BERLIN (AP) – German authorities are protecting their products from flooding, which has taken many by surprise and killed more than 190 people in Western Europe, but acknowledge that they need to learn lessons from the disaster.
Efforts to find more victims across West Germany, East Belgium and the Netherlands to clear the mess continued Monday. It has been confirmed that 117 people have died so far in the worst-affected German region of the Rhineland-Baltinate; 46 in the neighboring state of North Rhine-Westphalia; And at least one in Bavaria, with heavy rain and flooding over the weekend. At least 31 people have died in Belgium.
Rain was forecast to cause small rivers to swell in the middle of last week, but catastrophic warnings did not appear to have led to many on the ground – mostly at midnight.
“Once we are at the forefront of providing immediate assistance, we need to see if there are things that are not going right, if there are things that are wrong, and then they need to be fixed,” Economic Minister Peter Altmeyer told the Bild News. “It’s not about pointing fingers – it’s about improvements for the future.”
Federal and state officials have faced criticism from opposition politicians for allegedly failing to warn citizens about the impending disaster ahead of a national election in September. But Interior Minister Horst Seehofer denied that federal officials had made a mistake and said warnings had been sent to local officials who would “make decisions on disaster safety.”
“I have to say that some of the things I hear now are cheap election rhetoric,” Seahofer said during a visit to the Steinbaugh Reservoir in West Germany, where officials said they would not fear a dam breach on Monday. “Now it really isn’t.”
The head of Germany’s Civil Defense said the country’s weather service was “relatively well predicted” and that the country was well prepared for flooding on its major rivers.
But Armin Schuster told ZDF TV late Sunday, “Half an hour ago, it was impossible to say how much of any area would be affected by any amount.” He said 150 warning notices had been sent through applications and media.
“We need to investigate” where the sirens sounded and where they were not, he said.
Authorities in the Rhineland-Palatinate state of Germany said they were well prepared for the flood and that municipalities were being warned and acting.
But state Interior Minister Roger Lewands, after visiting the village of Schultz with President Angela Merkel on Sunday, said, “We certainly had a problem with the technical infrastructure – electricity and so on – being destroyed at the same time.”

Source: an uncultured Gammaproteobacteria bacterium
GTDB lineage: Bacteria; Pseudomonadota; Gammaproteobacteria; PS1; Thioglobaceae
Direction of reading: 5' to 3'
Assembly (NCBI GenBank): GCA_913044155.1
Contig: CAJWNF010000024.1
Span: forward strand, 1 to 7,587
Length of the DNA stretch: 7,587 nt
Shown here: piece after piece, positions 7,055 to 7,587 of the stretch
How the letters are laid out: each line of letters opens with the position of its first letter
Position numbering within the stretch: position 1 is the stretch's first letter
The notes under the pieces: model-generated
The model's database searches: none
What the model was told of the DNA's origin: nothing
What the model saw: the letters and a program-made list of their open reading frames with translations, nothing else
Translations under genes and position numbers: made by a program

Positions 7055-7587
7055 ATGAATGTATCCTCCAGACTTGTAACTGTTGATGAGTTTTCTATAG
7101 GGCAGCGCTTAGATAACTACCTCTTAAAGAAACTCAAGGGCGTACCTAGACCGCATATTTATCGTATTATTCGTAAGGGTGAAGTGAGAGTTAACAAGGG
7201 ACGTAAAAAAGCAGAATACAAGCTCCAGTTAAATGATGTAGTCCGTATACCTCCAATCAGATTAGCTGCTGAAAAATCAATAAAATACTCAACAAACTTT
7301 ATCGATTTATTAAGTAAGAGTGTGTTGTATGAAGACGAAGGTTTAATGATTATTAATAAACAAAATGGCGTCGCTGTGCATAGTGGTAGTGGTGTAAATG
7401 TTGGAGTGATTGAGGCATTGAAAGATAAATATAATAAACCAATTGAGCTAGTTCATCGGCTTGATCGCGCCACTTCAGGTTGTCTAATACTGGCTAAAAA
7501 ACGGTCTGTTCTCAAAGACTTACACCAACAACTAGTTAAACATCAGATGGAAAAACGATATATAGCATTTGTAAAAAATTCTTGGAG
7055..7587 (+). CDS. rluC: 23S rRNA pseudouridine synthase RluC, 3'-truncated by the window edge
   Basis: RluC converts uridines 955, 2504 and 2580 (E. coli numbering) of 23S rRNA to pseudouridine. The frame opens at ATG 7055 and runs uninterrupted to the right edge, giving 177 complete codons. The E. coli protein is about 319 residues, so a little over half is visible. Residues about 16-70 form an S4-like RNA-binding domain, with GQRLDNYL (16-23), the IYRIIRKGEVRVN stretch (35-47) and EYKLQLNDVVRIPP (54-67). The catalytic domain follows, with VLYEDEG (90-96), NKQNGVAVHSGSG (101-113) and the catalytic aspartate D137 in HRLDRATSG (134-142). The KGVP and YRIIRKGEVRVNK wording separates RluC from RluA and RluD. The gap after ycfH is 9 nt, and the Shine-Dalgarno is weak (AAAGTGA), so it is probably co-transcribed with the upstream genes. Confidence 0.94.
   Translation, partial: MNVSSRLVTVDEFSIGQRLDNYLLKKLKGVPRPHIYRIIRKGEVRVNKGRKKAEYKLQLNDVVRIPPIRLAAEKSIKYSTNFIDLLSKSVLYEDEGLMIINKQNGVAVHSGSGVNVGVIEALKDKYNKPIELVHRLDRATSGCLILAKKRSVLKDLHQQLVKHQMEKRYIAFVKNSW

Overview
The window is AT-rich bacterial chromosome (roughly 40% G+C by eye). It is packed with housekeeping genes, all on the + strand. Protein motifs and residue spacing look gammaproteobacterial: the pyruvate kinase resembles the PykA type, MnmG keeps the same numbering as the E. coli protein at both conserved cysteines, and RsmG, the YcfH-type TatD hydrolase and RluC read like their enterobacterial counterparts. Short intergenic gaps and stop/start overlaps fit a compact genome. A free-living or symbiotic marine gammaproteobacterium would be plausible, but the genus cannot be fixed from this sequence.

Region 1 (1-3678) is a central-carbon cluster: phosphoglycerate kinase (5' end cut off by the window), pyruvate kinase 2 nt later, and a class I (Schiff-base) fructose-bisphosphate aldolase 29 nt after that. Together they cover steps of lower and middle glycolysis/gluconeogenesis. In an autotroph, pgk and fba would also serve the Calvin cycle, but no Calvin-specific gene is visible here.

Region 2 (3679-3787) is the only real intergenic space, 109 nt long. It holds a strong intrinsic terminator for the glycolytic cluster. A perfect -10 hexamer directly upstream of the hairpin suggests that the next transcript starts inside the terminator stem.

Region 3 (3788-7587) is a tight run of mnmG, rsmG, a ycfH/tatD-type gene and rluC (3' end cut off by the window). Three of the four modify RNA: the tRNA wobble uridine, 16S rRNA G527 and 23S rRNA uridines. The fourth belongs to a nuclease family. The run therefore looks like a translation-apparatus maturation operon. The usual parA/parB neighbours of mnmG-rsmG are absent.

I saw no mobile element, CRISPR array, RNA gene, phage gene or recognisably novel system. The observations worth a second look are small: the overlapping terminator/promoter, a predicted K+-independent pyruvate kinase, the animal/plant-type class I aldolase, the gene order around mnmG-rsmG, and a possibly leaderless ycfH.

Local officials “tried to act quickly,” he said. “But this is the eruption of water in moments. … You may have the best arrangements and alarm conditions (but) if the alarm equipment is destroyed and taken away with the buildings, it is a very difficult situation.” Cellphone networks were also hit by the flood.
After a nationwide test last September, there were already widespread questions about Germany’s emergency warning system, which, for the first time in 30 years, has largely failed. The sirens did not sound in many places, or were removed after the end of the Cold War, and the push alarms from the National Alert application were delayed or not at all.
Schuster, head of the Civil Defense Organization, launched a plan earlier this year to reform civil defense, including encouraging local authorities to install more sirens. The text message system for disaster warnings does not exist in Germany, but Schuster told Deutschlandfunk Radio that it was exploring the possibility.
As local communities contemplate the enormous task of rebuilding infrastructure such as smashed houses and water systems, President Angela Merkel’s cabinet is set to be painted Wednesday Immediate and Medium Term Financial Assistance Package.
In the Steinbaugh Reservoir, North Rhine-Westphalia Governor Armin Lashet said the dam was designed to be at risk once every 10,000 years.
“It has been high for the past few days,” he told reporters. “No one is likely to have predicted this.”
Frank Jordans from the Steinbaugh Reservoir in Germany contributed to this report.